Student Organizes Invasive Species Removal in Environmental Activism Initiative

On Saturday, April 22, a dozen Oberlin students, accompanied by City of Oberlin Storm Water Coordinator Jennifer Reeves, set out from the Adam Joseph Lewis Center for Environmental Studies with snacks, bags, and tools in hand on a mission to remove  invasive Japanese knotweed from the banks of Plum Creek.

“I wanted to do something for Oberlin,” College second-year and event organizer Noah Hamaoui said. “We come here for four years, and then we take a bunch of resources [from] the town, make housing so much more expensive here than it would be, and leave. It’s important for us to contribute to the town however we can.”

Hamaoui came up with the idea after participating in a freshwater and community conservation externship. Wanting to relate her research to Oberlin, she got in touch with Reeves to learn about local issues relating to freshwater conservation. Reeves brought up the Japanese knotweed, which has been plaguing Oberlin but for which solutions have not been sufficiently funded. So, with advice from Reeves and the help of a research grant from the National Geographic Society and The Nature Conservancy, Hamaoui decided to create a community action day around the removal of Japanese knotweeds.

She hopes this project might pave the way for future funding from the City of Oberlin to further address the issue.

“If it was [successful], that’s something that we could show the City of Oberlin and be like, ‘Hey, why don’t you create a budget? We have an approach that works,’” Hamaoui said.

Japanese knotweed, a thick plant with deep roots called rhizomes and an aggressive ability to reproduce, was introduced to the United States in the late 1800s. In Oberlin, it has dominated over native plants in resource consumption. 

The decreased biodiversity resulting from this becomes an issue for freshwater ecosystems when the weed grows alongside rivers and creeks, as it often does. Japanese knotweed does not last year-round, but rather grows in the spring and dies in the winter. Because it has outcompeted all other vegetation where it grows, the soil it resides in is left defenseless during the winter. Without plants to stabilize it and protect it from direct rainfall, the soil becomes more vulnerable to erosion and can end up polluting the water with runoff. 

“If you have very sediment-heavy water, you’re going to choke out anything that needs to breathe that water because it won’t be able to process the oxygen,” Reeves said.

In order to remove the Japanese knotweed along a section of Plum Creek, the student volunteers engaged in part one of a two-step process.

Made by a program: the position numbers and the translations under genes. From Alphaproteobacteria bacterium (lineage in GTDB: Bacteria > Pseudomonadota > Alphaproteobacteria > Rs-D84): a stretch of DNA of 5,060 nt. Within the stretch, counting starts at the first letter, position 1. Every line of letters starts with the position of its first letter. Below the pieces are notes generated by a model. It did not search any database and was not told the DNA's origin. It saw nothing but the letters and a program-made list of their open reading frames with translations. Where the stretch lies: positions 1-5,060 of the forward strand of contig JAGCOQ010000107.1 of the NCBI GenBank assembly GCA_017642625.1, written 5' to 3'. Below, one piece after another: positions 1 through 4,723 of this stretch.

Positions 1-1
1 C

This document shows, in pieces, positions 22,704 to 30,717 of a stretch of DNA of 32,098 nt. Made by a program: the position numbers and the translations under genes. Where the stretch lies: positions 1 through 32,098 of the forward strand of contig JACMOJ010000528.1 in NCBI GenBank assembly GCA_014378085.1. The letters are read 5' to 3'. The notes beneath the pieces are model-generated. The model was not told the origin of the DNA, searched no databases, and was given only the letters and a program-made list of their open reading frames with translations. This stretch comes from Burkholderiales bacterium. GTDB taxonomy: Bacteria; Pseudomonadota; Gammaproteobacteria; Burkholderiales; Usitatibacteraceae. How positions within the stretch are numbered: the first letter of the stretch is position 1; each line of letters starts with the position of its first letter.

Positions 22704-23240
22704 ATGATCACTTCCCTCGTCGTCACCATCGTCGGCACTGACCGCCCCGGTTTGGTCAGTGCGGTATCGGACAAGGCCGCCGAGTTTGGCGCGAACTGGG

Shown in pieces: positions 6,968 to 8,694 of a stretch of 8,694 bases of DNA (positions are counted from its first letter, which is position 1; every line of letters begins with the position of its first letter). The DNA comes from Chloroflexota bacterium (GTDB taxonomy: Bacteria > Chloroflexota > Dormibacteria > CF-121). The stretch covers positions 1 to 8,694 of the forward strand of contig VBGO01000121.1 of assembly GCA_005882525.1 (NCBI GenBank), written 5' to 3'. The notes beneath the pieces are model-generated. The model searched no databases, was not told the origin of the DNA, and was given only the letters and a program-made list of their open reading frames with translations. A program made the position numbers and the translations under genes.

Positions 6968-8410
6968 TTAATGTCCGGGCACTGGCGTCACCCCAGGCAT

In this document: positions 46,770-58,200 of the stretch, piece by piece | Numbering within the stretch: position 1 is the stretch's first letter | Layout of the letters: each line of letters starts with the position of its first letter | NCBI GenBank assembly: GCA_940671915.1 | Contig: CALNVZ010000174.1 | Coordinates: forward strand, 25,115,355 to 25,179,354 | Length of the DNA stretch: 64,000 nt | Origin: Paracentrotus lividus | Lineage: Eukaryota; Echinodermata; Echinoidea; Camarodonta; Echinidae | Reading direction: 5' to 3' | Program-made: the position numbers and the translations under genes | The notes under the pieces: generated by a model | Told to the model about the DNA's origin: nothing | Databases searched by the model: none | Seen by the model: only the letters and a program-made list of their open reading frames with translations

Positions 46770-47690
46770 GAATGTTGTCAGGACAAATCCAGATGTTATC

As they stood around a picnic table, pulling on gloves, Reeves explained the first step. They would each split into pairs or trios, armed with a can of spray paint and pruning shears. As they worked, they would mark off squares around the weeds before moving in to cut them at the base of their stems, throwing the plants into large paper bags to be properly disposed of later.

Over the course of three hours, the volunteers cleared an entire section of the bank, shedding clothing layers as the sun came out and venturing down the steep incline on the side of the bank to better attack the weeds.

“The before and after was really noticeable,” Luke Moeller, a first-year who helped with the Japanese knotweed removal on Saturday, said. “Being able to see the progress that we made was really helpful and really inspiring.”

In the fall, Reeves will return with herbicide. The plants, already weakened from being cut and in the process of sending all their energy down to the roots, will be more vulnerable to the weed killer. The spray will get transferred through the stem to the rhizomes, further damaging them.

Both Hamaoui and Reeves acknowledged that using herbicide is not ideal.

“When it comes down to it, that’s the only thing that has been shown to work on these plants, so I am trying to go on the best practices of what is shown to be successful,” Reeves said.

In three hours, the volunteers were able to successfully clear a patch of Japanese knotweed by Plum Creek. To eradicate the entire population from the City of Oberlin, many more volunteers, and many more work days are needed.

Looking to the future, Hamaoui hopes to sponsor a community-based project with Oberlin College’s Environmental Studies department.

“Every semester, I would have people help me,” Hamaoui said. “If it’s in the spring, it will be cutting it, and if it’s in the fall, after the herbicide is applied, we’ll be planting a mix of native Ohio blends to go in that space and not allow it to grow again.”

Reeves believes that engaging the community in projects like this is important. 

“It’s great if something is just done, but it’s even better if people understand why and what’s going on,” Reeves said. “Being engaged helps you feel an ownership and a connection to where you are and what you’re doing.”

When it comes to approaching environmental activism such as this, Hamaoui stressed the importance of listening to members of the community the issue affects.

“Whatever community or region that you’re working with, you have to listen to the people who live there because they are going to know different things than the scientists, who have been doing Ph.D. [programs] on that issue, will know,” Hamaoui said. “I guess this was my way of listening to the community and giving back.”